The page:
I come from a Christian tradition very different from that of my hon. Friend. I am not an evangelical; I do not talk about Jesus in the way he does. I am a Catholic. But it is interesting that the successful Catholic churches in this country are those that are increasingly rooted in our ancient Catholic traditions. Many young people are flocking to the Catholic churches that are resurrecting the beautiful ancient mass. They seem to be self-confident. I am not a member of the Church of England, so I suppose it is not for me to offer it advice or even criticise it, but I think that there is a message there for our established Church.

We should be very proud to be one of the very few countries in the world that has an established Church. Above all, we should keep the established Church as established and we should keep bishops in the House of Lords. The Church of England leadership—I make no criticism of the people who are working on the ground—are wonderful people, and I quite understand where they are coming from, but sometimes, dare I say it, they feel that they have to wade in on politics. They have a right to do that, just as I have a right to wade in on religion, but perhaps they need to remember that in this country and in any country there is a tremendous yearning for spirituality.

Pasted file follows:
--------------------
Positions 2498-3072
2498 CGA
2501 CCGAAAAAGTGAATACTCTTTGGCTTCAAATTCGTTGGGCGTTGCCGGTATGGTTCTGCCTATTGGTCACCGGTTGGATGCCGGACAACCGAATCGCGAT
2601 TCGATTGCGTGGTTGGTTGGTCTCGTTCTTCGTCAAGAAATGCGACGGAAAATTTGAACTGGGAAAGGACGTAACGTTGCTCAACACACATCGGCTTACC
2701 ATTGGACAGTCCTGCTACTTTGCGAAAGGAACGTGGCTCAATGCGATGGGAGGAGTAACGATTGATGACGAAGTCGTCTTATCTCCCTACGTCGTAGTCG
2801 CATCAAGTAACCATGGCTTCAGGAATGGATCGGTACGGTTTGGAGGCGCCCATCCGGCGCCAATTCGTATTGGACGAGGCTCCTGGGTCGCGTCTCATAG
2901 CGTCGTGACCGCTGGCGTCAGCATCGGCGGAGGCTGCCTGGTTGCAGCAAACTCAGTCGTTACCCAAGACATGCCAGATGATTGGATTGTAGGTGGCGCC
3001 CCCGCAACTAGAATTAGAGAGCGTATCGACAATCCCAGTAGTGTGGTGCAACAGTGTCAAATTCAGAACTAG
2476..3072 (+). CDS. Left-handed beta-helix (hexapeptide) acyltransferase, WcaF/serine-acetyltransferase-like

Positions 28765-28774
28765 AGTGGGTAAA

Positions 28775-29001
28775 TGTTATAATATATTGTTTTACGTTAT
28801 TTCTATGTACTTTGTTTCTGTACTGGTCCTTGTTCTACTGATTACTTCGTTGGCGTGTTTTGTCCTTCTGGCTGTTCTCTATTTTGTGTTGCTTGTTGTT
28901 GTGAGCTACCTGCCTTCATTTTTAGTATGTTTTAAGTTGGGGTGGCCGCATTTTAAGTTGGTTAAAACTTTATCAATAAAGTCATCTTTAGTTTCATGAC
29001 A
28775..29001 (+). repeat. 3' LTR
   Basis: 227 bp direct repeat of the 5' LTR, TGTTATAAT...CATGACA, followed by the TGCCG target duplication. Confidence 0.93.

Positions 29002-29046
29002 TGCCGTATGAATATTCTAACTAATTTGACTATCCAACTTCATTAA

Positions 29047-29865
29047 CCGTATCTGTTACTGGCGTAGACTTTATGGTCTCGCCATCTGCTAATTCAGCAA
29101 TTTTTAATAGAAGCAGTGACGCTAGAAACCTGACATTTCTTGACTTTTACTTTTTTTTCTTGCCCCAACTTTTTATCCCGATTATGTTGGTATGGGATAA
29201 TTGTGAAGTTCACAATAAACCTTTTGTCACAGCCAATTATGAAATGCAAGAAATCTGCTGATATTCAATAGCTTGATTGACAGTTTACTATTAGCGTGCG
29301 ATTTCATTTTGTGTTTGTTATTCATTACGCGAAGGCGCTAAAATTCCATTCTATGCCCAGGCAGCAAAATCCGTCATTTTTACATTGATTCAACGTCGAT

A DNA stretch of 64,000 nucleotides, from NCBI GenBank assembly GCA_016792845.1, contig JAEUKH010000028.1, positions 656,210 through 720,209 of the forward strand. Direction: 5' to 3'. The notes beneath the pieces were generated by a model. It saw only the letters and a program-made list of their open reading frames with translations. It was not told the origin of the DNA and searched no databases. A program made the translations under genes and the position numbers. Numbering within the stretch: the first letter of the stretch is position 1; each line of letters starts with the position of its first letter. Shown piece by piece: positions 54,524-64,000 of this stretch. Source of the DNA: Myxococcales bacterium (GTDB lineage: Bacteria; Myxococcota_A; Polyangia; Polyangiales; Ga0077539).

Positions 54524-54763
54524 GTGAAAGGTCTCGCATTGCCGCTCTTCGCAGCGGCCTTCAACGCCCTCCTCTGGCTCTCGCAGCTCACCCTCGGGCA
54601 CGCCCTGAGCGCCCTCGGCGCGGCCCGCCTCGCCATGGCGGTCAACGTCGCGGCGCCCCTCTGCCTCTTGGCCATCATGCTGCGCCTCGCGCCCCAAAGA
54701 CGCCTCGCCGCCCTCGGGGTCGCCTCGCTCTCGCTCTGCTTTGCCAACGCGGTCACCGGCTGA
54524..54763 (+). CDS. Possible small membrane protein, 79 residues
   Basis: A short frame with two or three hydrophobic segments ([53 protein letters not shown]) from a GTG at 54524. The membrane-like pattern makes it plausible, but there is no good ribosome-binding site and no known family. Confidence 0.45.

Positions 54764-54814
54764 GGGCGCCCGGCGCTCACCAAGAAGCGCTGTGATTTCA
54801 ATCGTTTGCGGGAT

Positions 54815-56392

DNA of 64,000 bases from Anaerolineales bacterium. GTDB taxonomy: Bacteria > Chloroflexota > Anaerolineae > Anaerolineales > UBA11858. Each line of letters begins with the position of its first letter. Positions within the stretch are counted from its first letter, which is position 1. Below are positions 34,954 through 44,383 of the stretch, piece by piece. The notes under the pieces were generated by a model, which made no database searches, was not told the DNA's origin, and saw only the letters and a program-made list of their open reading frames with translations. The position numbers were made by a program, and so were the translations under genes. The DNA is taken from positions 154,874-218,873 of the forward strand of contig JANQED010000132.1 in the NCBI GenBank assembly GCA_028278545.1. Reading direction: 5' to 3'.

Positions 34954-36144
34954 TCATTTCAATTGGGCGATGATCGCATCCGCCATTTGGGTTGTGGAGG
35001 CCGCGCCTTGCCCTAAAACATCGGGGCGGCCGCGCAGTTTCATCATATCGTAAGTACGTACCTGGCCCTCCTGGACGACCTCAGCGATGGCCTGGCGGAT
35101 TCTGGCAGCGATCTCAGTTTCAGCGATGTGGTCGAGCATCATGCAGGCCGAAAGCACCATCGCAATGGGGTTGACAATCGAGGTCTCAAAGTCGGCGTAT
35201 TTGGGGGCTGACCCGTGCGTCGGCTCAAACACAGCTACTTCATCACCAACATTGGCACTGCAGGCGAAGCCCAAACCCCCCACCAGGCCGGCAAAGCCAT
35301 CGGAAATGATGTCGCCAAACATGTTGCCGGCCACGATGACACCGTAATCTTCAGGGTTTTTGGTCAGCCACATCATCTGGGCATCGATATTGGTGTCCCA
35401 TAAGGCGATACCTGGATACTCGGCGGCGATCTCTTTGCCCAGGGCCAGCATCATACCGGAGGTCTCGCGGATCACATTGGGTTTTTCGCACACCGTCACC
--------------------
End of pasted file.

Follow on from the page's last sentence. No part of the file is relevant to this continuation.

One of the problems with the decline of Christianity and of faith in general—we have to accept that this is now one of the most secular countries in the world—is that if there is a vacuum, other movements step in and the whole country becomes unhappier and more difficult to govern. In a place like India, even though there are villages with levels of unimaginable poverty, they are not necessarily less happy than we are. In many ways they are happier, because they have that spiritual grounding that so many people in this country do not have.

There is so much of importance in what my hon. Friend says. I do not really want to inject a negative note, but—

Photo of Robin Millar Robin Millar Conservative, Aberconwy

It strikes that my right hon. Friend and my hon. Friend Nick Fletcher are describing something bigger and more enduring than much of what we concern ourselves with as politicians. Does my right hon. Friend agree that a dislocation from those eternal and enduring beliefs or values is perhaps giving us a sense of drift or lack of purpose in society today?

Photo of Edward Leigh Edward Leigh Conservative, Gainsborough

Yes, we have to recognise that there is a sense of drift and pessimism in society. However, this debate is about Easter, which is the great feast of the Resurrection—the great feast of hope. It is wonderful that my hon. Friend the Member for Don Valley has expressed himself in such a positive way.